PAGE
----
Tuesday, December 09, 2008

When 8-5 Feels Like 6-6

On Sunday afternoon, the Minnesota Vikings traveled to Ford Field to take on the 0-12 Detroit Lions. There has been no trick to beating the hapless Lions this season. Show up and Detroit collapses.

That rule of thumb has held for every game this year, including Sunday's Vikings' victory that pushed the Lions to 0-13. To Vikings' head coach Brad Childress, that's all that matters. To paying customers who expect to receive a better return on their high-priced tickets and time spent watching the team, being one of two teams this year to allow the Lions to stay within a touchdown and the only team to do so twice makes this year's Vikings underwhelming, even at 8-5.

For the eternal optimists among the Vikings' faithful, there are several promising signs. At 8-5, the Vikings are in prime position to make the playoffs for the first time in the Childress era. Two more wins or one more win combined with a Chicago loss and the Vikings win the NFC North.

For optimists, the Vikings' edge in the race to make the playoffs only slightly bests the encouraging signs from erstwhile starting quarterback Tarvaris Jackson. After hitting several open receivers on Sunday and guiding the Vikings to two second-half touchdowns, Jackson did what Gus Frerotte was unable to do and did so while using a skill that long-ago abandoned Frerotte, the ability to scramble.

Pessimists will be quick to note, however, that, despite the 8-5 record, the Vikings could still finish with the third best record in the NFC North with losses in the team's remaining three games. With games left against Arizona, Atlanta, and the New York Giants, that's not beyond the realm of possibilities, particularly if U.S. District Court Judge Paul Magnuson upholds the NFL's suspension of Pat and Kevin Williams.

Even losses in two of the team's remaining three games, however, combined with Chicago victories in two of Chicago's remaining three games, likely would leave the Vikings out of the playoffs. With a far easier remaining schedule, the Bears well could run the table, forcing the Vikings to win at least two of three to clinch a playoff spot.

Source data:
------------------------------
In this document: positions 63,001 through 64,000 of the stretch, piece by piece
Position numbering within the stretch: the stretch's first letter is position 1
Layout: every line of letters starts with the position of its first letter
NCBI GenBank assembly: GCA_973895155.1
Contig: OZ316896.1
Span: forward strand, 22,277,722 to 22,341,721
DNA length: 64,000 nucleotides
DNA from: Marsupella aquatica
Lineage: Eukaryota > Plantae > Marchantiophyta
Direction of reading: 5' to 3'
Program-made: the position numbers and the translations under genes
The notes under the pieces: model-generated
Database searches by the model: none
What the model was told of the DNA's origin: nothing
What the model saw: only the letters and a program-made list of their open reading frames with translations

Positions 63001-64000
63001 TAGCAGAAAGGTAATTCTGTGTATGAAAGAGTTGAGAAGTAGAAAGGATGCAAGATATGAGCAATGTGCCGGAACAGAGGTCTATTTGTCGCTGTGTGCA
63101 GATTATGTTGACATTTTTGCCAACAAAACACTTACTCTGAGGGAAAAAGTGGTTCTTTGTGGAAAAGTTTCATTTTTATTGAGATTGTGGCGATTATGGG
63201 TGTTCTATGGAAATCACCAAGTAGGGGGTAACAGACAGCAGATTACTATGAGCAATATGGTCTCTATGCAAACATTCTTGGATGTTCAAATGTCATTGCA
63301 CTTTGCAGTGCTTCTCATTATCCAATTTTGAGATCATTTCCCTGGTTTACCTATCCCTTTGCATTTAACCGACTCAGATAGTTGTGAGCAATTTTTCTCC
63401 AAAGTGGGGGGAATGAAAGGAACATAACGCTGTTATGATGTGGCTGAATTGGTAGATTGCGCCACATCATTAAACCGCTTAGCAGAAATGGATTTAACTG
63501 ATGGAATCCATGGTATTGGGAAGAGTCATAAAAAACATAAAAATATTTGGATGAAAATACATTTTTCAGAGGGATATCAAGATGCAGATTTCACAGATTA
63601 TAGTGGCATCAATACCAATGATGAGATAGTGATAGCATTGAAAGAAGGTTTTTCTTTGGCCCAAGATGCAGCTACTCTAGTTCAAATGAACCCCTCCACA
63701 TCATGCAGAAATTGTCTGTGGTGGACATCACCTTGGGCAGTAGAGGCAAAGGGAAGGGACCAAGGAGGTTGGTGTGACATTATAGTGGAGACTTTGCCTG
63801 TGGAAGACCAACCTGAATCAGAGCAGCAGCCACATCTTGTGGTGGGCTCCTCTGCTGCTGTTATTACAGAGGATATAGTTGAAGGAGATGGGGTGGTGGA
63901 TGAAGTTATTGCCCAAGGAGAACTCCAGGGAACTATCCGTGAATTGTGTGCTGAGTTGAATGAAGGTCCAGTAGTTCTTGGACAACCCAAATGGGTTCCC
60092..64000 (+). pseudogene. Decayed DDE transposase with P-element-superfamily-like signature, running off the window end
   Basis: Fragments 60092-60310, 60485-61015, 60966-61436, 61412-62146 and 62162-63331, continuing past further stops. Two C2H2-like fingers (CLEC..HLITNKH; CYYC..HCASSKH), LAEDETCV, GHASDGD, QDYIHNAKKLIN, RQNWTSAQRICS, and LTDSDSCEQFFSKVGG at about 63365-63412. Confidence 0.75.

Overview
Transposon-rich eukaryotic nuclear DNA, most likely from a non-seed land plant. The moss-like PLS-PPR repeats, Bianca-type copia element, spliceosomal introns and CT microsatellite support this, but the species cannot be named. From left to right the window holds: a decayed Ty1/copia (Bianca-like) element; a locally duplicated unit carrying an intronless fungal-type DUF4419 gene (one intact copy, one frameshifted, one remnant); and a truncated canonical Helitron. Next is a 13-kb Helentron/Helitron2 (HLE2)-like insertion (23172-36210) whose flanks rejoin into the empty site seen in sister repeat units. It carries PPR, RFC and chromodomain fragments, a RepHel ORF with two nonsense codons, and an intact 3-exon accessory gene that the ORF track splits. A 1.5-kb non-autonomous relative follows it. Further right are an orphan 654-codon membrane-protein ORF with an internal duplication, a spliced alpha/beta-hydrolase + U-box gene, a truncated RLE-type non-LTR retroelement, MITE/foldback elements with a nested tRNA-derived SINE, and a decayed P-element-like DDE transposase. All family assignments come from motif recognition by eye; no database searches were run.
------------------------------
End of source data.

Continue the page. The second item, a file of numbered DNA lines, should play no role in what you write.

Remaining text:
What complicates the Vikings' situation further, the pessimists will contend, is that the Vikings very likely will have to rely on the continuing uneven performance of third-year quarterback Tarvaris Jackson for some or all of the team's remaining games. On Sunday, Jackson hit open receivers. But he also continued to exhibit the weaknesses that made him easy for most teams to defend against and made him a liability as a starting quarterback.

It was no surprise to see the Vikings call on Jackson to hit the deep pass early in the second half of his first real action since week two of the season. Nor was it any real surprise to see Jackson wildly overthrow the intended receiver. That, after all, was one of Jackson's unfathomable weaknesses as a starter. For whatever reason, he simply seems to have no feel for the deep pass. In the rare instance that such a pass connects, it seems fortuitous rather than skilled. And for a team that only uses the deep pass once or twice a game, that's a significant short-coming for a starting quarterback to exhibit.

Nor does Jackson necessarily make up for his deep-ball short-coming by demonstrating poise in the pocket. Jackson was fortunate not to have a horribly thrown pass picked by any one of three defenders in the second half Sunday. A pick and the game would have been over. Only Detroit's penchant for missing on such plays seemed to save the day for the Vikings and Jackson. Similar fortune should not be expected against the Cardinals, Falcons, or Giants.

Finally, pessimists will note, the Vikings did to a far lesser extent on Sunday, what all other Lions' opponents have done this year. They threw less against the Lions, ran for less, and scored less. That recipe works against the Lions because the Lions are so magnificently deficient in each of these areas. Against better competition--the likes of which the Vikings will face the next three weeks and, should they move on, in the playoffs--the Vikings' best prospects thus appear still more hopeful than certain. That is is why some Vikings' fans remain unconvinced that this team is any different from Childress' previous two teams in Minnesota.

Up Next: The Pat and Kevin Williams Saga Continues.

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